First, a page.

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Cops lose emergency options under new policy

By R.E. Graswich
June 2021

Eager to appease a noisy gaggle of citizens who don’t like cops, Mayor Darrell Steinberg and his City Council colleagues blundered into a policy that threatens to endanger the public and demoralize the Sacramento Police Department.

With the city’s new policy, Steinberg and the council decided there’s no such thing as active shooters or ambushes. The mayor and council believe every 911 police emergency features an opportunity for de-escalation and negotiation, a chance for reasonable people to calm down and talk things over.

The new policy concerns deadly force. Traditionally, the city instructed cops to use deadly force—shoot someone—only as a last resort. That’s still the case. But now police must dance through a set of exercises before they pull the trigger.

Cops arrive at deadly force in two ways. One is to exhaust an escalating series of compliance steps. Start with negotiations, move to verbal commands, then physical controls, nightstick or Taser. The strategy plays out over time.

Unfortunately, there’s a second scenario, one that erases the time element and explodes in a blink. Suddenly, there’s a shiny metal object in someone’s hand. Or abrupt, furtive movements. Or a shooting stance. Or ambush or school shooting with bullets flying.

Under Sacramento’s new policy, the city won’t make allowances for instantaneous situations, ambushes or school shooters. They don’t exist. Instead, it requires cops to use “tactics and techniques that may persuade the suspect to voluntarily comply” in all scenarios, even if the suspect is walking down the street shooting people. There are no exceptions, no qualifying words such as “when feasible.”

“Why would anyone want to join the Sacramento Police Department under this policy?” asks Police Chief Daniel Hahn. “Our officers won’t be able to defend themselves or the public. Or if they do, they risk losing their job for violating policy. This will be the most restrictive use-of-force policy in the country, bar none.”

Hahn is livid over the new policy. Beyond diminishing his ability to recruit, train and keep cops, he fears for public and officer safety. He worries many officers will choose the path of least resistance and job security. They will stay in their cars and reduce proactive patrol activities such as traffic stops. They will avoid contacts that could quickly escalate into trouble.

Ultimately, the city’s new policy will make cops more suspicious and fearful of the neighborhoods they are supposed to protect. Public safety will decline.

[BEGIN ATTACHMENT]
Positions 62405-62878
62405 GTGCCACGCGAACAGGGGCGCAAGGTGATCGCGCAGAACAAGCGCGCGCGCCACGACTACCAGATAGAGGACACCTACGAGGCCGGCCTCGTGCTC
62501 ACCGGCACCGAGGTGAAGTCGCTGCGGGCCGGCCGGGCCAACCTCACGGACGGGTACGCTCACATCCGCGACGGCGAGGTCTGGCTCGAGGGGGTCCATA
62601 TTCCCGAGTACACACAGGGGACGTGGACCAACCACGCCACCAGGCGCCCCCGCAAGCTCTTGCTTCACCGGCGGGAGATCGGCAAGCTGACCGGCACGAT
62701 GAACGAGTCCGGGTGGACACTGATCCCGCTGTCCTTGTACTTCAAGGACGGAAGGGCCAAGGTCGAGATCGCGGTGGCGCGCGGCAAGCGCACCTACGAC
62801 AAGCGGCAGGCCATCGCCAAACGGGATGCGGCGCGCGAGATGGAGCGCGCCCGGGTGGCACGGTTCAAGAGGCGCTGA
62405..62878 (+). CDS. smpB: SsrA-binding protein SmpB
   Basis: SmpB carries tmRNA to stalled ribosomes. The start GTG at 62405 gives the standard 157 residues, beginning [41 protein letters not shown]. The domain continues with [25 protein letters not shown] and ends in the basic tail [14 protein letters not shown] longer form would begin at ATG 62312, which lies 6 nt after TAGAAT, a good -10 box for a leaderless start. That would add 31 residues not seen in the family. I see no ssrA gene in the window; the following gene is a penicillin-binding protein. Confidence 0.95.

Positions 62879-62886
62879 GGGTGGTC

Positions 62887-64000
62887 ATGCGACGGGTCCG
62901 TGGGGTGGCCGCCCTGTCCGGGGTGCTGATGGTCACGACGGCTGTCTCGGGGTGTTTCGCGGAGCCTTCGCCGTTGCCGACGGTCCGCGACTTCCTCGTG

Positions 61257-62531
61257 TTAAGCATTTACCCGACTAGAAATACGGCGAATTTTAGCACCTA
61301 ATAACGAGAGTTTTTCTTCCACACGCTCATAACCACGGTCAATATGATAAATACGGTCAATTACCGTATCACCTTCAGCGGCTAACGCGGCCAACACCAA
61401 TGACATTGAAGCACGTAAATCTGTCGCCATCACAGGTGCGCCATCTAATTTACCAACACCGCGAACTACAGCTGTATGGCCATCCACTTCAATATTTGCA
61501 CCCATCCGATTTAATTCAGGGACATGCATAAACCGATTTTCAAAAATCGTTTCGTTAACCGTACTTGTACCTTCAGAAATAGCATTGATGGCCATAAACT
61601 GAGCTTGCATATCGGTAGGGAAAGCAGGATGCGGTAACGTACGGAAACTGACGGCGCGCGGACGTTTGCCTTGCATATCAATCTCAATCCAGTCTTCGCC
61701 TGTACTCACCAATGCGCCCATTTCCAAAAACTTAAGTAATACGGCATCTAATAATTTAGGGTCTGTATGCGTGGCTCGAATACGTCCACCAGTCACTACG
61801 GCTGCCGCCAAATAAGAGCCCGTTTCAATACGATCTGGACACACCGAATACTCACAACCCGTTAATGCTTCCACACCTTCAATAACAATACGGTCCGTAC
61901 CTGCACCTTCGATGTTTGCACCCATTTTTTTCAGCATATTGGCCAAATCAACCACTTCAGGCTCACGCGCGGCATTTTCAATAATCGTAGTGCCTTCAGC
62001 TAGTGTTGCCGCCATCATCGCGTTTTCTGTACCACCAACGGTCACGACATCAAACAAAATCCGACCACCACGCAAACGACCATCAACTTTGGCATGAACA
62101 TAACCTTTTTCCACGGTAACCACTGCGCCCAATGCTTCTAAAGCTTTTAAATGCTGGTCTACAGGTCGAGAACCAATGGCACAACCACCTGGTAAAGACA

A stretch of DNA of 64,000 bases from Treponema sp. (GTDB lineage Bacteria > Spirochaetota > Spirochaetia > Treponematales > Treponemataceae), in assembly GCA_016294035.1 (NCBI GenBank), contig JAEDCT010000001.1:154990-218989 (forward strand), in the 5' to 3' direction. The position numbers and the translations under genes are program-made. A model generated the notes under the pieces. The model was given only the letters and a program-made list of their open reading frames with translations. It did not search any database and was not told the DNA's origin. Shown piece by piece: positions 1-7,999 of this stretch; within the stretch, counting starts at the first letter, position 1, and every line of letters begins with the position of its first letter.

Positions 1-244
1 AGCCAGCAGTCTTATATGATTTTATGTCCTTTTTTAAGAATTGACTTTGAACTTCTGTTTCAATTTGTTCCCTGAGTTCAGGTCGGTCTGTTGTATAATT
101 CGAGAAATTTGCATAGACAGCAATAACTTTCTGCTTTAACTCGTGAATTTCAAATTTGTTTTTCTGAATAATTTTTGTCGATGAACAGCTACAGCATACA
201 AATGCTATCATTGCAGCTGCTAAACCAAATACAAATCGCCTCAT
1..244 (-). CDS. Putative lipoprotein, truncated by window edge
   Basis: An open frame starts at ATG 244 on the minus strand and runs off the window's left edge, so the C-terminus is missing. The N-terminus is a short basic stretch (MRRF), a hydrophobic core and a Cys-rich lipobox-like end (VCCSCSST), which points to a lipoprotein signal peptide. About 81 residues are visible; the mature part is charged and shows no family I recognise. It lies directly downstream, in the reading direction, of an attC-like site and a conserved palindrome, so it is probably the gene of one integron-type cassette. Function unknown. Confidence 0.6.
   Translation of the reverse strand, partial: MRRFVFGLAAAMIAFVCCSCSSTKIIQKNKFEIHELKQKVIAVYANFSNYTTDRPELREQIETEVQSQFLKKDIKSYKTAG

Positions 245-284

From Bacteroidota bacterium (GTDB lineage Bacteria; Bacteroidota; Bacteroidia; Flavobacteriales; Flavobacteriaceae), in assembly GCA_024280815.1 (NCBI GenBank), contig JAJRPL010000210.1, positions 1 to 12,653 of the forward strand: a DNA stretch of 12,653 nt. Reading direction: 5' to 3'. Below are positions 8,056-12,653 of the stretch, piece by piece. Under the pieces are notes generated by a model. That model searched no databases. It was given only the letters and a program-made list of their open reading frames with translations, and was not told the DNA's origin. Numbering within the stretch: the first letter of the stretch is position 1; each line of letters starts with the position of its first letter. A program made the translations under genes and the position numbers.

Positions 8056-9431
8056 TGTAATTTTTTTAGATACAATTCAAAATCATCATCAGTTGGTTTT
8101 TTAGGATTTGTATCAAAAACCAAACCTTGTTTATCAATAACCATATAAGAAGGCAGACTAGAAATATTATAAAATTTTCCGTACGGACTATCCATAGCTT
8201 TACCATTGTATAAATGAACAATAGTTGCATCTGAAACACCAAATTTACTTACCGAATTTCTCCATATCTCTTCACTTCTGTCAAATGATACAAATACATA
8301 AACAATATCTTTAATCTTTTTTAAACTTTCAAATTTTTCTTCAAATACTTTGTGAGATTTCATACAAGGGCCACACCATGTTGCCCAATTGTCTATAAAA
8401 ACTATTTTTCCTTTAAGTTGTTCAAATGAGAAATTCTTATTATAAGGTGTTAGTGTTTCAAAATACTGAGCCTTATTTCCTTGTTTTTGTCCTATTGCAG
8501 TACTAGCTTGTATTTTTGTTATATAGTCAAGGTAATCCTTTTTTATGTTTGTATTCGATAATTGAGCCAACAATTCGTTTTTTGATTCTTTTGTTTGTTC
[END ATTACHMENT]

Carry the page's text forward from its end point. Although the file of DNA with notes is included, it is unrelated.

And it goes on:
The new policy is the love child of politics and appeasement. Steinberg jammed it onto the City Council agenda 24 hours before the vote, probably in violation of the state Brown Act, which requires local governments to post agendas 72 hours before meetings.

Steinberg is sensitive to the city’s Community Police Review Commission and anti-cop activists, many of whom would like to see the police department disbanded. He says, “We’re trying to save lives,” an ironic goal given that his policy may produce the opposite outcome.

Hahn thought the new deadly force policy would follow San Francisco, which has similar language but includes the words “when reasonable alternatives have been exhausted or are not feasible to protect the safety of the public and police officers.”

“San Francisco is what everyone keeps talking about, and I have no issues with their policy,” Hahn says. “They have the words, ‘or are not feasible.’ We don’t. That’s a big difference.”

The Community Police Review Commission recommended San Francisco’s language. New state laws also recognize the need for police to sometimes forego negotiations and de-escalation in deadly force scenarios.

Jeff Harris was the only City Council member to vote against the new policy. “This is really troubling,” he says. “We should never put our police officers in a position where they might not be able to protect the public and themselves, but that’s what we’ve done with this policy.”

R.E. Graswich can be reached at

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